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Guest blog entry by Gary Ashton REALTOR®
The Ashton Real Estate Group of RE/MAX Advantage

What Constitutes Green?

There is mounting evidence, in all three countries that green features serve to increase property values, but there is less agreement on just what features are included, and how much the value boost. One area of consensus is that “green” extends beyond the bounds of energy efficiency. While contemporary green building standards stem from initiatives that were begun decades ago, a shift in emphasis has taken place that will lead into the future. The scope of concern has been broadened, both for commercial and residential development, to include the “health of buildings” as well as their operational efficiency and cost. Many resources exist for real estate agents who are interested in learning more about green standards, verifications and certification programs. The Home Energy Information Guide represents a comprehensive effort, making a wealth of information available, and outlining ways to discuss and disseminate that information for the benefit of buyers and sellers alike. As the report notes, seven of 10 households maintain that energy is of prime importance, but a mere 35 percent say they are satisfied “with their current home’s performance.” That’s a wide gap and one that should be addressed. Robert Mellon, chief operating officer of the Green Building Council of Australia, noted that “comfort and benefit” will become the benchmark for green technology, whether it pertains to solar heating or LED lighting. He notes that what is considered green today was only “aspirational” a decade ago, adding that, “We’d like to think in five or 10 years’ time the thing that we call green will be what people are demanding as standard.”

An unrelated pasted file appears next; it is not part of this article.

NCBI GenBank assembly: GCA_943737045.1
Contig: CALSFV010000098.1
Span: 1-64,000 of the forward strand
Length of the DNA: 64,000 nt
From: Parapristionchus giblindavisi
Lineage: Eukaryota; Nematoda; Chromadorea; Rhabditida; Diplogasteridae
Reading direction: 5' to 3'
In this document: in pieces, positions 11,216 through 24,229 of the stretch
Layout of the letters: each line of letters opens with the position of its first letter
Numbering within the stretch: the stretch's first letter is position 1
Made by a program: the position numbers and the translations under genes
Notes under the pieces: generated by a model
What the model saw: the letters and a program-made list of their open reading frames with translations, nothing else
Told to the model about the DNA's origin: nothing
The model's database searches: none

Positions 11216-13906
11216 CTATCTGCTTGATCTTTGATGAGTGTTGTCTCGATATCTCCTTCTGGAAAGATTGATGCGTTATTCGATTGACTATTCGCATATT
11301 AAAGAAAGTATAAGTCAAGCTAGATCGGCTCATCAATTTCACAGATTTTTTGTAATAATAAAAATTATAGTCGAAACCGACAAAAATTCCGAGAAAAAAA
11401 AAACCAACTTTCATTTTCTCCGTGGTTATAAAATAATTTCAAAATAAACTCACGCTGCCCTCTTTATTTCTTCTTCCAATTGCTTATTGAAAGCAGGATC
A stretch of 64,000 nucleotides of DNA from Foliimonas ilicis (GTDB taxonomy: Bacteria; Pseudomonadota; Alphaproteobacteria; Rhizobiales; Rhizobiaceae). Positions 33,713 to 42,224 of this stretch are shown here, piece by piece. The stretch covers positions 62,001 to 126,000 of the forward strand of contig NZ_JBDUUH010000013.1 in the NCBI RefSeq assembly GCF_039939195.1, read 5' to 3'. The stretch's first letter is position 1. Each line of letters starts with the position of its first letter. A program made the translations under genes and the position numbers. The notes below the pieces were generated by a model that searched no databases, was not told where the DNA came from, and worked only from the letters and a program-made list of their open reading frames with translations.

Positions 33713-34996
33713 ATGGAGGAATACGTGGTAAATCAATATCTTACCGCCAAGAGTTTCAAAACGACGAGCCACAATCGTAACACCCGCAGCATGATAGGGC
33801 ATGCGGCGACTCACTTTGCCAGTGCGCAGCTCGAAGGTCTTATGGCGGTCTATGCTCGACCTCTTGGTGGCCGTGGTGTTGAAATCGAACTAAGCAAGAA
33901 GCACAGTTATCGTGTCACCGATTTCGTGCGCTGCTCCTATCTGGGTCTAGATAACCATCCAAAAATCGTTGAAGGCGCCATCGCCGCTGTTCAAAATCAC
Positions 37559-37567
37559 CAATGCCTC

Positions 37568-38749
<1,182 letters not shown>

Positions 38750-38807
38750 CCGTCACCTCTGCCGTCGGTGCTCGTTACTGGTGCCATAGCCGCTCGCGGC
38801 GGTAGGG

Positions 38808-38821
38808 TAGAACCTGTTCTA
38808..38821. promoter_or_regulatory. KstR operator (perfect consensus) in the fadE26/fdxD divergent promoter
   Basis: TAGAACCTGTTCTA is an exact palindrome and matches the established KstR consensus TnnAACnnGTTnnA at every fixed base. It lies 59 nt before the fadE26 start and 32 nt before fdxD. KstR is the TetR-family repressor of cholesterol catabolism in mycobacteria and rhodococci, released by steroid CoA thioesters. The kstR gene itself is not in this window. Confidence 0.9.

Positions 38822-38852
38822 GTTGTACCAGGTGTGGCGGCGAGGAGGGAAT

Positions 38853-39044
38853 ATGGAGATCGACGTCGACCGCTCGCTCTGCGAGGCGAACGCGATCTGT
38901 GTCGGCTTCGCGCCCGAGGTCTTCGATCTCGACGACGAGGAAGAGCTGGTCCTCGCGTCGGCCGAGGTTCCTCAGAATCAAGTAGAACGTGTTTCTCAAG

Telling the Public the Benefits

In the U.S. the National Green Building Standard (NGBD) offers independent certification that goes well beyond energy efficiency, mandating that homes achieve high
marks in five other key areas. Performance is evaluated in terms of:
• Site Design
• Resource Management
• Water Efficiency
• Indoor Environmental Quality
• Building Operation and Maintenance, and
• Energy Efficiency

Energy Labels and Green Certifications

There are numerous other standards, including LEED, Energy Star, independent certifications, and local utility guarantees. Because Americans spend up to 90 percent of their time indoors, there is an increased awareness that both physical and mental health can be improved if homes and offices, schools and factories are designed to promote wellness.In much the same way, real estate agents can have a positive effect on home environmental quality by learning about green certifications and verified energy information. Many MLS listings include those disclosures already. Perhaps soon, all will. However, according to Mahesh Ramanujam, chief operating officer of the US Green
Building Council, “If exercise makes us healthy as individuals, then green building is the exercise of our time for the legacy we leave for future generations. . .” He insists that we can all improve the quality of our indoor space, and we can do it “at little or no cost.”

Why would we hesitate, then?